Antihelminthic Therapy Combined With Antimony in the Treatment of Cutaneous Leishmaniasis
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The purpose of this project is to investigate the efficacy of early, empiric anti-helminthic therapy combined with standard pentavalent antimony in the treatment of subjects co-infected with helminths and cutaneous leishmaniasis caused by L. brasiliensis. The study hypothesis is that early intervention with antihelminthic therapy will improve response rates to antimony in subjects with cutaneous leishmaniasis.
Condition or disease
Drug: Anti-helminthicDrug: meglumine antimony
Leishmaniases are a group of diseases caused by a parasite and transmitted by the sand fly. There are a number of diseases associated with infection ranging from simple skin lesions to a severe, fatal form. The standard treatment of cutaneous leishmaniasis (CL) is a 20 day course of antimony which, although fairly effective, has multiple side effects and is difficult to administer. The populations that are affected by leishmaniasis are usually also affected by intestinal helminths (worms). It is unknown what effect these two diseases have on each other and the immune system. As pathology in CL is mediated by an inflammatory reaction and helminths down regulate inflammation, helminthic infection may be beneficial for leishmaniasis. However, a recent study by our research group suggested that subjects infected with both leishmania and helminths have longer healing times and are less likely to respond to antimony. Since failure of initial therapy often results in repeat courses of the drug or development of more severe disease, we propose a study to investigate the role of early treatment for co-existing helminth infections in improving response rates to antimony in subjects with CL.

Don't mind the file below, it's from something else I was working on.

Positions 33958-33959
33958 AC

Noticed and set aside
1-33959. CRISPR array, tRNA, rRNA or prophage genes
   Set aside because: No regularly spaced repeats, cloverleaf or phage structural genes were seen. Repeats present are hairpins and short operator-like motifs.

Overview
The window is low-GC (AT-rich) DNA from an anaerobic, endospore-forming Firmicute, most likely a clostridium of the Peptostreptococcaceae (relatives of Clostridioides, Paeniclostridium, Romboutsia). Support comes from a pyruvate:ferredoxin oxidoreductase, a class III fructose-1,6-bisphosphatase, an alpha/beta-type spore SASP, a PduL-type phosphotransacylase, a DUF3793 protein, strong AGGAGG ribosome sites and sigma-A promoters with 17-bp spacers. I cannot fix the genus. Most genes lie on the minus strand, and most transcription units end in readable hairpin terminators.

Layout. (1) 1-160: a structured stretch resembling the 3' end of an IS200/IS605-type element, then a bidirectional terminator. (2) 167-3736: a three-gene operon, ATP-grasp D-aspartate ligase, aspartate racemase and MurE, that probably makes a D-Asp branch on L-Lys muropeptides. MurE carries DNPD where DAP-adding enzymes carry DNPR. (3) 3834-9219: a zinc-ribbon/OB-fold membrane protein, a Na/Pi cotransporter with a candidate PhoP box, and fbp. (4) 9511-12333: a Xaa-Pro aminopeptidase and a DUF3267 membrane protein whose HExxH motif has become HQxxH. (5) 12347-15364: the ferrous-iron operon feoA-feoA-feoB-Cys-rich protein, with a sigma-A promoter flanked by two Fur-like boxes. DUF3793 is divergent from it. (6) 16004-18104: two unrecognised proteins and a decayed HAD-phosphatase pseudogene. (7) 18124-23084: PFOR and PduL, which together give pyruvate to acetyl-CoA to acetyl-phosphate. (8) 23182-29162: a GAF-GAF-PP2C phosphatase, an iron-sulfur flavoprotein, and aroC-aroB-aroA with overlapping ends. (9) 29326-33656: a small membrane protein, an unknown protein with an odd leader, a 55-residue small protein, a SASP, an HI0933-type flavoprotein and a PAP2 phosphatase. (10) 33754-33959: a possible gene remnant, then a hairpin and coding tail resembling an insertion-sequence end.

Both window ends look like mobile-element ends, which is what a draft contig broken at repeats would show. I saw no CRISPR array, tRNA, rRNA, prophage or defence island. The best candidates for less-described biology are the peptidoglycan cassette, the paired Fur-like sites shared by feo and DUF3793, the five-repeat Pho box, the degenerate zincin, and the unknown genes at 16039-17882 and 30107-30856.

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Ages Eligible for Study:
13 Years to 50 Years (Child, Adult)
Sexes Eligible for Study:
Accepts Healthy Volunteers:
Subjects with a diagnosis of CL based on the presence of typical skin lesions and a positive Montenegro skin test
Evidence of helminthic infection by parasitological examination of first stool sample
Males or females between 13 and 50 years of age
Maximum of 3 ulcers with no more than 2 body regions involved
Period of 15 to 60 days from the onset of the first ulcer
Subject agreement to follow-up visits and therapy
Ability to give informed consent
Presence of mucosal disease
History of prior treatment with antimonial drugs.
History of prior treatment with anthelminthic drugs within the last 6 months.
History of allergy to pentavalent antimony or antihelminthic
Presence of underlying disease which affects the immune response, such as HIV and diabetes mellitus